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4. Hundreds of abandoned artesian wells are now flowing to waste in Hillsborough County; particularly in the Ruskin area, depleting the aquifers and causing salt-water intrusion. Each of these wells should be plugged securely from bottom to top. d. Augment present supplies: 1. Recycling sewage wastes is one of our biggest source of "new" water. Most municipal sewage is 99% reusable water. Being run through "tertiary" (extended secondary} treatment to reduce impurities of all kinds to be!!_ least~ good as water naturally available in the aquifers and . streams of the area, would make such water available for reuse and essentially make this region's water supply self-sufficient for the next thirty years or so. This can be done, but at a cost. It is a cost that, eventually, we must pay. The question isn't if~ should do it, the question .is only when shall we do it? 2. Capture as much of flood flow as we can and iriject it into the only large storage reservoir we have --the Floridan Aquifer. This can be accomplished best by developing flood retention r _eservoirs with discharge channels and works leading to those parts of the Southwest Florida Water Management District where large drawdowns of water level have created billions of gallons of available storage volume. Some such storage capacity exists in the areas of pumping influence. from every large well field in.the TBR, but the largest potential storage is in the areas of. large drawdown around the phosphate production and irrigational areas, mostly in Polk, eastern Hillsborough and eastern Manatee Counties, where over hundreds of square miles the potentiometric surface of the Floridan Aquifer has been lowered 60 feet or more since 1949. -8-

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3. Locate and operate well fields and recharge facilities so as to. manage withdrawals and replacements (recharge) scientifically. The well fields and other dispersed well-supply sources should all be components of a regional water-supply system, hooked together much as the electrical industry has regionalized their electrical capacity. 4. In the shore-zone region which has been invaded by salt-water encroachment, almost unlimited supplies of brackish water are available. This water ranges from nearly as salty as ocean waters to only slightly more salty than normal ground water. M>st of it extends a mile or so inland from the Gulf of Mexico, is only mildly saline, and can be e~onomically reclai~ed for use. This will be more costly than use of fresh water (if it were locally available), but has recently become comparable to the cost of transporting fresh water from distant well fields. The new reverse osmosis (RO) method now in use at the 500,000 gpd Rotunda West water-treatment plarcin southwestern Sarasota C.ounty was installed at a total cost of $385,000 in the sunnner of 1972 and is expecteG to produce fresh water at about fifty cents a thousand gallons. More such plants are needed in our coastal areas. 5. Import ~ater from great distances, such as from Weeki Wachee Springs, Chassahowitzka Springs, Homosassa Springs and others. But .this will be extremely costly, probably much more costly than other means previously mentioned. Engineering studies will need to be made to evaluate just how much these alternatives will cost us. Then, with such knowledge, the taxpayers will be in a position to make the necessary choices. B. Mine the aquifer: The Floridan Aquifer and its associated overlying shallow system of water--9-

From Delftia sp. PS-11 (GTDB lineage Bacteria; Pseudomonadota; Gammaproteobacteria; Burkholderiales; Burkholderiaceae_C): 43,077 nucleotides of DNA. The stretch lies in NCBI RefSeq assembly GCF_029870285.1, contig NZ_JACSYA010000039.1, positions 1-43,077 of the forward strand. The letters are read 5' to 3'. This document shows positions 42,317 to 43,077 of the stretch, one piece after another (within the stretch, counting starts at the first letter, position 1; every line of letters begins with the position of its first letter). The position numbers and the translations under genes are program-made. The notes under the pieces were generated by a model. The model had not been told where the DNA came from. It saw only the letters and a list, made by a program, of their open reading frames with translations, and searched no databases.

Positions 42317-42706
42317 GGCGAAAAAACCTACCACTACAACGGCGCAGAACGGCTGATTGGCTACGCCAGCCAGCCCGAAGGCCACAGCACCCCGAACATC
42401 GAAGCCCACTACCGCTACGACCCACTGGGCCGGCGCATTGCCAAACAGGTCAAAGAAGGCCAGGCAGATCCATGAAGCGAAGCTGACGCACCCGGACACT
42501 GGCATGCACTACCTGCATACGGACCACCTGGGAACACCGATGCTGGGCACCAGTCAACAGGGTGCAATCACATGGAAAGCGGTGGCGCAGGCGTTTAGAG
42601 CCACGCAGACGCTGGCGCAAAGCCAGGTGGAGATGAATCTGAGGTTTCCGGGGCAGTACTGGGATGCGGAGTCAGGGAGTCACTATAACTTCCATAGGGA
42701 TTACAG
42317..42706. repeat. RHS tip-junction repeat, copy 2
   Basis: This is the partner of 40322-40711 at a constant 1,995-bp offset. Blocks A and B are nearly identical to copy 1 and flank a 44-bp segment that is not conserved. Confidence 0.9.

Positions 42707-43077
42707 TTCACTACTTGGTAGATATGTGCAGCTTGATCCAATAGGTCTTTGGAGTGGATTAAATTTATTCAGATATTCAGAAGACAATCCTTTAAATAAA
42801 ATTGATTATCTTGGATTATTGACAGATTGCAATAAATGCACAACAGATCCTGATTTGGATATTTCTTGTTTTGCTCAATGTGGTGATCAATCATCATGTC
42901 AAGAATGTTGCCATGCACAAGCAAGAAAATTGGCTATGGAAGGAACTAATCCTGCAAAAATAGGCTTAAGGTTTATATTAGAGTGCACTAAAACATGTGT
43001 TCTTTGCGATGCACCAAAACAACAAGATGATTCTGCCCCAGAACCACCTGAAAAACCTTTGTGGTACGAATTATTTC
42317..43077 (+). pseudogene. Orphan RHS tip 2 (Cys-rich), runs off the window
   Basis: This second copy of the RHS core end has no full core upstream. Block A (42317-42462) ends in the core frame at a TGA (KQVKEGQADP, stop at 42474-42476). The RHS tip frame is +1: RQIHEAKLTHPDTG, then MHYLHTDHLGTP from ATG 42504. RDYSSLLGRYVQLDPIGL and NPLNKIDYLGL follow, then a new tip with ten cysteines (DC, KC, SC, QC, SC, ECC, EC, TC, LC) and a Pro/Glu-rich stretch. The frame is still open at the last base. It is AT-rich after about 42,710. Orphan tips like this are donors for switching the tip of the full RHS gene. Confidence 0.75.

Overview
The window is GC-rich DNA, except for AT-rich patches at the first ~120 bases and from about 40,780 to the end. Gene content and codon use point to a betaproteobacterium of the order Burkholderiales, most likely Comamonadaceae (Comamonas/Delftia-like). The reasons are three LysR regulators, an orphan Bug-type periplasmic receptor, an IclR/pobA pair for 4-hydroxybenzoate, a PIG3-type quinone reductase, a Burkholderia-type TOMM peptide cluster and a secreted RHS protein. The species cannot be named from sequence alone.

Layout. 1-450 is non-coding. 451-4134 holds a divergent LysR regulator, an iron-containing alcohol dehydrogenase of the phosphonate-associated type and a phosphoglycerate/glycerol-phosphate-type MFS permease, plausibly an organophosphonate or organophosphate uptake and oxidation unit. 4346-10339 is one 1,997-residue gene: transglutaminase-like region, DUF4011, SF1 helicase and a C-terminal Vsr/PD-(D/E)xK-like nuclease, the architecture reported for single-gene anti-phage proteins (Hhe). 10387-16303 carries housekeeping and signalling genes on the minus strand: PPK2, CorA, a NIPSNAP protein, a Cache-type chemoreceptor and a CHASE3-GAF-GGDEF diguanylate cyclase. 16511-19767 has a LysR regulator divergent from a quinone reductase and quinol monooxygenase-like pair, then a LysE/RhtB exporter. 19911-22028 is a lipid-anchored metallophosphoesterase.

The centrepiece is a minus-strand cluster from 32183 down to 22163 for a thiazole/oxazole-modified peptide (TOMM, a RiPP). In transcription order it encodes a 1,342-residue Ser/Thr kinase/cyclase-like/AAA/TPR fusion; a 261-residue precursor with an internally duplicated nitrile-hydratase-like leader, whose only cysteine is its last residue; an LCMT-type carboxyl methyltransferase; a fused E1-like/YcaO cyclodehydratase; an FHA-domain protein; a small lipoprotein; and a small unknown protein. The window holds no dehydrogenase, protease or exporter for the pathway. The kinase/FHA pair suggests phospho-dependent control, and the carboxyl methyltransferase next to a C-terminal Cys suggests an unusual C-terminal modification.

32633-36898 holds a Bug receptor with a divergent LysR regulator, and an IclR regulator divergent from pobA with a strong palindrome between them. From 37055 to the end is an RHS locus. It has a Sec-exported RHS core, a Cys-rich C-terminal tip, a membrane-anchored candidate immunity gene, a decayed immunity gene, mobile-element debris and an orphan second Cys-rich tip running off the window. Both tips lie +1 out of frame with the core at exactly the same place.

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table aquifers contains far more ground-water in storage than all the Great Lakes combined. In the TBR, for example, the upper 1,000 feet is generally filled with fresh water inland from the 25-foot contour on the potentiometric surface, and the upper 2,000 feet inland from the 40-foot contour. However, salt-water underlies this aquifer everywhere and bounds it on the west all along the shore. If the aquifer is ove~pumped, salt-water encroachment follows. Tampa and St. Petersburg, to name only two large users, lost their downtown well fields to saltwater encroachment in the late 1920's. And thousands of private wells in the shore-zone that extends generally inland to about the 10 foot contour on the potentiometric surface all along the Bay and our Gulf. Coast either have been lost to salt-water encroachment or are in imminent danger of becoming lost. Great care must be taken that the aquifer not be mined of its fresh water with-resultant salt-water encroachment • . Detailed research must be made to develop better knowledge of the aquifer's hydrologic characteristics so that realistic, •effective management decisions can be reached. Right now we have some usable generalized information and hydrologic understandings that will serve to guide .us until better and more detailed data are available. We can make do, then, for a while. But, we can't afford to dally. The situation is upon us now. Garald G. Parker, c.P.G. January 08, 1973 -10-